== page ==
Evidence level:  Promising Practice


News 09/03/2021

February 2021 developments in child and family policy in EU member states

The European Platform for Investing in Children (EPIC) presents a round-up of the latest developments in child and family policy in EU member states in February 2021. Each piece of news contains a link to the original source, which may be in a language other than English. In most cases, they are press releases from the relevant ministries.

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Austria: Extension of COVID-19 support for families

The ministry with responsibility for family affairs (Bundesministerium für Arbeit, Familie und Jugend) extended the support available to families who are experiencing financial difficulties due to COVID-19. The family hardship fund (Familienhärtefonds) will be increased by additional €50 million (reaching a total of €200 million) and extended until the end of June 2021. This fund aims to support families in which at least one parent has lost their job or had their working hours reduced due to COVID-19. In addition, the ministry will continue to provide family allowances to a wider pool of families: all families that were entitled to the family allowance for at least one month between March 2020 and February 2021 will now be entitled to the allowance until March 2021.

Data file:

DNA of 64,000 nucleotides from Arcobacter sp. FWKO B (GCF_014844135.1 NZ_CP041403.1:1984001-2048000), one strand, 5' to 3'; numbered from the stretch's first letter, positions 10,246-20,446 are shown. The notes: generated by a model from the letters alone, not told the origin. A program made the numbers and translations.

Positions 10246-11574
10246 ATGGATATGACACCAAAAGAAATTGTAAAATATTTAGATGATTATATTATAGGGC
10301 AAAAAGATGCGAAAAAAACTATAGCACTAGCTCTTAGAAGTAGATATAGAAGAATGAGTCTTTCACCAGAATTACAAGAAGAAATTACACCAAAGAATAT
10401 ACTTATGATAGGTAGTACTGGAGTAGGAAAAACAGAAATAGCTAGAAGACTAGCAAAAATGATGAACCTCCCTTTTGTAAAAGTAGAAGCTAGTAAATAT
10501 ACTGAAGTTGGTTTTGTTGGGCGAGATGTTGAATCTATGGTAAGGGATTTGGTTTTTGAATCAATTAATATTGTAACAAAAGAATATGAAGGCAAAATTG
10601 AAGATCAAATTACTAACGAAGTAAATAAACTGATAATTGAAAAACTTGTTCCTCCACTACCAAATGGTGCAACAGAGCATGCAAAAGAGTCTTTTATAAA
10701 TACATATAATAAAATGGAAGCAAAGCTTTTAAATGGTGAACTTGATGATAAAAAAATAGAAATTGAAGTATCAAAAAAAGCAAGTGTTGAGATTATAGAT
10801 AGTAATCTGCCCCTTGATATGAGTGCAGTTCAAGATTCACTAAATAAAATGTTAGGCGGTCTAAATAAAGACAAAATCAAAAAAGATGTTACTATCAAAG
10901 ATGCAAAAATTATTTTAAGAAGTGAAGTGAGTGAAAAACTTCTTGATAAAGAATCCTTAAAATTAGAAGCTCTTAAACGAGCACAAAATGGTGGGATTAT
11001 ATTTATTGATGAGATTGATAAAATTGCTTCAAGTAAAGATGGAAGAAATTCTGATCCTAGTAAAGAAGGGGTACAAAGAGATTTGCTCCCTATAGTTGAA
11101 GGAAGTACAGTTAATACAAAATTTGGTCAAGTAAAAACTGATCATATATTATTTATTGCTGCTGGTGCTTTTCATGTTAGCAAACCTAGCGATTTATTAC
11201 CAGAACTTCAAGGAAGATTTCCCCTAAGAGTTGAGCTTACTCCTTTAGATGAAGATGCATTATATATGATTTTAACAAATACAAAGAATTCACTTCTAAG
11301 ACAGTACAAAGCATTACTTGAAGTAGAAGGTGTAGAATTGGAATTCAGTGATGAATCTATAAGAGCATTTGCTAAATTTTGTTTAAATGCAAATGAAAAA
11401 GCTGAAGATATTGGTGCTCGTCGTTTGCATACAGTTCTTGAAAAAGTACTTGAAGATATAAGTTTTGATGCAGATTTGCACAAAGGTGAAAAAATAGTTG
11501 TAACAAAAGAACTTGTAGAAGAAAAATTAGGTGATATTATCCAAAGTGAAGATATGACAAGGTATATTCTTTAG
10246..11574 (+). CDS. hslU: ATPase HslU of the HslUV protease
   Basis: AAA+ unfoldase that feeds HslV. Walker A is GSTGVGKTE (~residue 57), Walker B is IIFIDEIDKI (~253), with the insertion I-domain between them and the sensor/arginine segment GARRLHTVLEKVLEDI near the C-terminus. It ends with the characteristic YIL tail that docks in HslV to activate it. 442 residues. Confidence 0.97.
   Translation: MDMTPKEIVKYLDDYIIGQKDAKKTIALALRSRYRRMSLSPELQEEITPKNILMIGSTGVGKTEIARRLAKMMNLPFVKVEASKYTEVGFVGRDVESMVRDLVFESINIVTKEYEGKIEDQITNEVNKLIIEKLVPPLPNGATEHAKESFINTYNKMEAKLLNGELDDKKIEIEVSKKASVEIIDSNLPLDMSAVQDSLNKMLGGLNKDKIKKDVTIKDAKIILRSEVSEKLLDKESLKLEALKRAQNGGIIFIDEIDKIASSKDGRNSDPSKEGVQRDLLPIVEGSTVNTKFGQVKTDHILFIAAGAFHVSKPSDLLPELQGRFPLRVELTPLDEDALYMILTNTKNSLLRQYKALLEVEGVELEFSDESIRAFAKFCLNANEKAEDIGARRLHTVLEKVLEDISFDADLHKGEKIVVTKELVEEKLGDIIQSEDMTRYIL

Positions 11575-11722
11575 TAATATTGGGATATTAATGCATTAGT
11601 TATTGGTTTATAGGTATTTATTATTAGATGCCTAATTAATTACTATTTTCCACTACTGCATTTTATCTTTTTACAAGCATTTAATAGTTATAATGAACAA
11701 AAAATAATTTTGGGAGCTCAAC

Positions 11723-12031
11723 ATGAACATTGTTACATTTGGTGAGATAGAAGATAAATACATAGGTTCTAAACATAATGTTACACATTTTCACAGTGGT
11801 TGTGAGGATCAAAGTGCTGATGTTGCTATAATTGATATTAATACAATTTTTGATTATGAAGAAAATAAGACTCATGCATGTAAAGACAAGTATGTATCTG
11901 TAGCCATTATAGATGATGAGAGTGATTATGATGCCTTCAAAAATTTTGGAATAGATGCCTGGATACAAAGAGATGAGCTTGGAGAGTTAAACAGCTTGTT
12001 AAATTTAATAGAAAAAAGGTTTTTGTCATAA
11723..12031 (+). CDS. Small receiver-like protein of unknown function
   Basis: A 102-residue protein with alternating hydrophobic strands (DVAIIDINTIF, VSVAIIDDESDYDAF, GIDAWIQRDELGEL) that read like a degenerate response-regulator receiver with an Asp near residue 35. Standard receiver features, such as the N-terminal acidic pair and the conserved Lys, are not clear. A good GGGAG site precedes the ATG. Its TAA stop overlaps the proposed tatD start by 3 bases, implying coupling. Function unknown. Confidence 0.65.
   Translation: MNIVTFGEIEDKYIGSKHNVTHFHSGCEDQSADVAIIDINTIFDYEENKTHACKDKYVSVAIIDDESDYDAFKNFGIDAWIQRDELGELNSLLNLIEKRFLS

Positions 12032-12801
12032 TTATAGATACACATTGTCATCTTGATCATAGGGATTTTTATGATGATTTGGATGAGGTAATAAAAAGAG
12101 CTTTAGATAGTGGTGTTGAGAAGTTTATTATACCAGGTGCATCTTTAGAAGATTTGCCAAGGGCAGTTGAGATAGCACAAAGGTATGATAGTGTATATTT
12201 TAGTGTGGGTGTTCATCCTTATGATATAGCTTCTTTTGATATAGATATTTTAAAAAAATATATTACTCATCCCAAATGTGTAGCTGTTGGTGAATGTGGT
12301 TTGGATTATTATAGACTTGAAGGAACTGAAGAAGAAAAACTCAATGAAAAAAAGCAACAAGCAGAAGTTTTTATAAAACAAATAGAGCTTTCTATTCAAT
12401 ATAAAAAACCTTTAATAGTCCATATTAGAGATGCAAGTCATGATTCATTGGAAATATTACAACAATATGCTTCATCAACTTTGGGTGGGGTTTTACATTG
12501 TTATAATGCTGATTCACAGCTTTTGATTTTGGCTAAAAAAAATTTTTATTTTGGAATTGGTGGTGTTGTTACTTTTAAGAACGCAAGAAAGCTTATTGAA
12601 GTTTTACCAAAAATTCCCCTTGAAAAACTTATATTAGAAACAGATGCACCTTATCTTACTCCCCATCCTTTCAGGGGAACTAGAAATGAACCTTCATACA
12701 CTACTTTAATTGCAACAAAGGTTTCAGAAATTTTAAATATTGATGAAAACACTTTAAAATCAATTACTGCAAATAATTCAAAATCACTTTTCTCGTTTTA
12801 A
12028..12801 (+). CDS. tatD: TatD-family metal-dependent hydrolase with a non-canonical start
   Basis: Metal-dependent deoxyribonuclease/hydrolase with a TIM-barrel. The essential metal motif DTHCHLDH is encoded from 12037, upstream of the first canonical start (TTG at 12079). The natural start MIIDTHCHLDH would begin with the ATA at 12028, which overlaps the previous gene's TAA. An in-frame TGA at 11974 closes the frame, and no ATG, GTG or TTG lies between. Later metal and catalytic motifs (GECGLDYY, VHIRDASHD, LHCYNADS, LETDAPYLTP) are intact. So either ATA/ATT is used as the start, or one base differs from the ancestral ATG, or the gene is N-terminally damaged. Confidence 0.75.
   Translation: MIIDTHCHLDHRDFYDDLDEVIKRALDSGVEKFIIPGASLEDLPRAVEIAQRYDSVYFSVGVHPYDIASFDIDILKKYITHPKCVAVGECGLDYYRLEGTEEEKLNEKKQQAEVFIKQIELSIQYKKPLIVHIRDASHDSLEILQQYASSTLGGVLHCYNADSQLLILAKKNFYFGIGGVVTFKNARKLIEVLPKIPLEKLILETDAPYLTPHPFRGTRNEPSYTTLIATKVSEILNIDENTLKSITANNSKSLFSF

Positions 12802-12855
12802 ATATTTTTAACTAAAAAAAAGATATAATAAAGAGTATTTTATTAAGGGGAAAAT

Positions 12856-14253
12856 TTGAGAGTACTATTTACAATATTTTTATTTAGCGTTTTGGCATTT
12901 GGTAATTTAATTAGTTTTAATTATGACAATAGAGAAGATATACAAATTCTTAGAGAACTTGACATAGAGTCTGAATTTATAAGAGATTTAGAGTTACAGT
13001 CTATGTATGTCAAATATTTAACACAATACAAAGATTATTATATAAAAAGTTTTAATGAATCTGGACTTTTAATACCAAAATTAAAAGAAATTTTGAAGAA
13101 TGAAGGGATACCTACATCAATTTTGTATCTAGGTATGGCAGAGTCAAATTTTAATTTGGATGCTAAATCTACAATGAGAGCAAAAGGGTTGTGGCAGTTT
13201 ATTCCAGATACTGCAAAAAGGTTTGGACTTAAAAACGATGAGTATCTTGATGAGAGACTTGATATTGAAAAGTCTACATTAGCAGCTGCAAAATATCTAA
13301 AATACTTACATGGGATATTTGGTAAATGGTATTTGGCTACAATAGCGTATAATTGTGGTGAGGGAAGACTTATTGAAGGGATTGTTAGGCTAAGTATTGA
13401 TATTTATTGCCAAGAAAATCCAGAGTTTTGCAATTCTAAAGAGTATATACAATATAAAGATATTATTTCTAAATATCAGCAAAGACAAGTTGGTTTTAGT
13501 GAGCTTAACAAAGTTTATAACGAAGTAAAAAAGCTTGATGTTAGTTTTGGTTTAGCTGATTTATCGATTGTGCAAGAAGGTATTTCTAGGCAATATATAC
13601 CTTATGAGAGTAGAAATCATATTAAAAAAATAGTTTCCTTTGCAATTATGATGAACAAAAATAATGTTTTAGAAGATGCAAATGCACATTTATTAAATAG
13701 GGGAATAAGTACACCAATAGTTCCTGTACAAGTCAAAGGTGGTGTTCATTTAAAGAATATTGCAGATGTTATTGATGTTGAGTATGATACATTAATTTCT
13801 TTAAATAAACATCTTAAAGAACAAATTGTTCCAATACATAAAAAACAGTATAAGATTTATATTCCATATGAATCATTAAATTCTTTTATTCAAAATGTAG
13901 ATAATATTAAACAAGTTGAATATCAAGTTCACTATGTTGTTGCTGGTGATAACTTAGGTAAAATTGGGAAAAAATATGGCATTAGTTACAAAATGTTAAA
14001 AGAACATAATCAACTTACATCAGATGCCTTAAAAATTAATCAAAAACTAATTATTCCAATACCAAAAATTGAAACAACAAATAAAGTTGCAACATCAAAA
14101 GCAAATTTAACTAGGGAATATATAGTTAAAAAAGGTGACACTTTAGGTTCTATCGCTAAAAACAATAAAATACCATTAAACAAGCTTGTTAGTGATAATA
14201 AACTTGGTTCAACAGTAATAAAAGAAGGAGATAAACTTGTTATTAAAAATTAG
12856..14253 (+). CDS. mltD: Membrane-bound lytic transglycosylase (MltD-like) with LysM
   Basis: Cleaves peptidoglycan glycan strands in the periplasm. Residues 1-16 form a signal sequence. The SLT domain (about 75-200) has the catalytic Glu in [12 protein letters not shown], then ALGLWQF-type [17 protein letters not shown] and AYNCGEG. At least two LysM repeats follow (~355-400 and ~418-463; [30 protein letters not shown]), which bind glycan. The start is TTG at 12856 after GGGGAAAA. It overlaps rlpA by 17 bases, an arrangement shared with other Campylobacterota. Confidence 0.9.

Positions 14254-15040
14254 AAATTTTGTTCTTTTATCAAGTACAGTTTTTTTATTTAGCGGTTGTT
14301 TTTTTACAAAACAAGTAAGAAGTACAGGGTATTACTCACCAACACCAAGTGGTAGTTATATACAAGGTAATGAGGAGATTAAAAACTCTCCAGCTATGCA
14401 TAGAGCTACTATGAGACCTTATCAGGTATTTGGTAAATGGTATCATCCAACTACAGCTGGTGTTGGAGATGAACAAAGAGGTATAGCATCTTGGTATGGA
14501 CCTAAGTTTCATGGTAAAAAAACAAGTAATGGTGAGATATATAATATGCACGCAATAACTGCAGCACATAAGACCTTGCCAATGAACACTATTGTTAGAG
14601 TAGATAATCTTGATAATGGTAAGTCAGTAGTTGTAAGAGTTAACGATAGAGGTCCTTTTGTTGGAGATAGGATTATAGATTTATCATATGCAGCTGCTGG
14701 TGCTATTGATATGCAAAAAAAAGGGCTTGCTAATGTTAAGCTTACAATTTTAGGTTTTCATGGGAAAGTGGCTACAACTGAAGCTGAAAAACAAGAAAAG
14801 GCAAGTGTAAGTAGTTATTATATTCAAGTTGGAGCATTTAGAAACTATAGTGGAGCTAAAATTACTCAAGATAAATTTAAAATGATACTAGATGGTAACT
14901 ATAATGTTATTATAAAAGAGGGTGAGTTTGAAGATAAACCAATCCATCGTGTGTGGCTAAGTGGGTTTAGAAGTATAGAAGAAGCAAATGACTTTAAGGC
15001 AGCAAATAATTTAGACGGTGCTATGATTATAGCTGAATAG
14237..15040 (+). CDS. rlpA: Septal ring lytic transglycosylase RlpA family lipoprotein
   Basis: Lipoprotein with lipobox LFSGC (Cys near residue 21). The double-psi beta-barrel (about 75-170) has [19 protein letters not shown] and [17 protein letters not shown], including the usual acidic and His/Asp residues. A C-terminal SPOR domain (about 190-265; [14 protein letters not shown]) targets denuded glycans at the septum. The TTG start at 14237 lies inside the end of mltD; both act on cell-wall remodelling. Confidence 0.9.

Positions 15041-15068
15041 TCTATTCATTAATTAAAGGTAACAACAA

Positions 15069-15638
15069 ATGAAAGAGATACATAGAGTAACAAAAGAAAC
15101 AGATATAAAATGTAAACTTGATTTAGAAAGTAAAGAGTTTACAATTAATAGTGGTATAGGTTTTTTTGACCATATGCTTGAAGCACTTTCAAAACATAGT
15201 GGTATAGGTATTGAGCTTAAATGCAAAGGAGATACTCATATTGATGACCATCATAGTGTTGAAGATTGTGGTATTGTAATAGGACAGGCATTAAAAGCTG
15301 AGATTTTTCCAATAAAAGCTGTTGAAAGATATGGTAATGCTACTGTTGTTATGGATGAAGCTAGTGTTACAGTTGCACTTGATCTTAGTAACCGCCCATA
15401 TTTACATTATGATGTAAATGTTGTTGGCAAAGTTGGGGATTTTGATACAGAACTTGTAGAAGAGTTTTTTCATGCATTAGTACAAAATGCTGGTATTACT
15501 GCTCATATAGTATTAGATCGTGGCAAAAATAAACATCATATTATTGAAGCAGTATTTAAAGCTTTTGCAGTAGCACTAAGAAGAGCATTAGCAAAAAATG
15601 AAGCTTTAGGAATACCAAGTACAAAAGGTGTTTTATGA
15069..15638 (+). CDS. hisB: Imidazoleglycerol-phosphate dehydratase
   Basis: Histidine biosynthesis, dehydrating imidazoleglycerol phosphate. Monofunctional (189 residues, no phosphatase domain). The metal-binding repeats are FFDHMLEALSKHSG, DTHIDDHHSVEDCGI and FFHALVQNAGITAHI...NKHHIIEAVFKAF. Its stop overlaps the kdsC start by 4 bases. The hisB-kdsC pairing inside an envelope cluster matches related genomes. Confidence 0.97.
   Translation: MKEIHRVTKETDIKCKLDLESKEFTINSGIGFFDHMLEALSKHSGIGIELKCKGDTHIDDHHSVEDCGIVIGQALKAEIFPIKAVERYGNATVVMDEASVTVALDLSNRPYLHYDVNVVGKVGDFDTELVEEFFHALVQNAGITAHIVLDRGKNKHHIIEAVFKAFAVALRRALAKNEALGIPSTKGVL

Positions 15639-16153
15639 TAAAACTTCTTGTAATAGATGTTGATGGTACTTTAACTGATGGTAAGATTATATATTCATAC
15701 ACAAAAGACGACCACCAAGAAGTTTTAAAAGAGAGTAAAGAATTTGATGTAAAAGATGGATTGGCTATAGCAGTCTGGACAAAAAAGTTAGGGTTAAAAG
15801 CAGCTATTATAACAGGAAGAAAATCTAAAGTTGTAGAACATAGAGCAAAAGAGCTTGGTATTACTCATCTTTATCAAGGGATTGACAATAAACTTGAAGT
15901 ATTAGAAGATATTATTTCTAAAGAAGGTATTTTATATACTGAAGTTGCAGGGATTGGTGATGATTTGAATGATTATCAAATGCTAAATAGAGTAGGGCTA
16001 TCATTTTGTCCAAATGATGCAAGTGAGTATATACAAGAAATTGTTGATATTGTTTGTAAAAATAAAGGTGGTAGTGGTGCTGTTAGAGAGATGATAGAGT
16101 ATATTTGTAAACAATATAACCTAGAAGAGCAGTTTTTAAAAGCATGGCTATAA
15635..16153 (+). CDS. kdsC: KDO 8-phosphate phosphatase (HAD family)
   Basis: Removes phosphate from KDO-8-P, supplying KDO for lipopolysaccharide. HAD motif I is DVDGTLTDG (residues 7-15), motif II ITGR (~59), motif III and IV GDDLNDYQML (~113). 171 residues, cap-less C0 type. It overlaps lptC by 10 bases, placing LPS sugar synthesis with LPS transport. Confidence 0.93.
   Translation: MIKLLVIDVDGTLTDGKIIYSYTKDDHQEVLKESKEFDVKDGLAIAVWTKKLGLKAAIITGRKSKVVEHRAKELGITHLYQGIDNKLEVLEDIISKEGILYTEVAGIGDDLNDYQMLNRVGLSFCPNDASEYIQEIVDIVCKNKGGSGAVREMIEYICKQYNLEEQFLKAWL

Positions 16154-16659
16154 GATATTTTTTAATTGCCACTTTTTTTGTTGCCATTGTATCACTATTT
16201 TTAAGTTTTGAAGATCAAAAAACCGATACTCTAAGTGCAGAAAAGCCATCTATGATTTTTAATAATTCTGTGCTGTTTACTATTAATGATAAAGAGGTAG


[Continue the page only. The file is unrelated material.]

Denmark: New initiative for safeguarding vulnerable children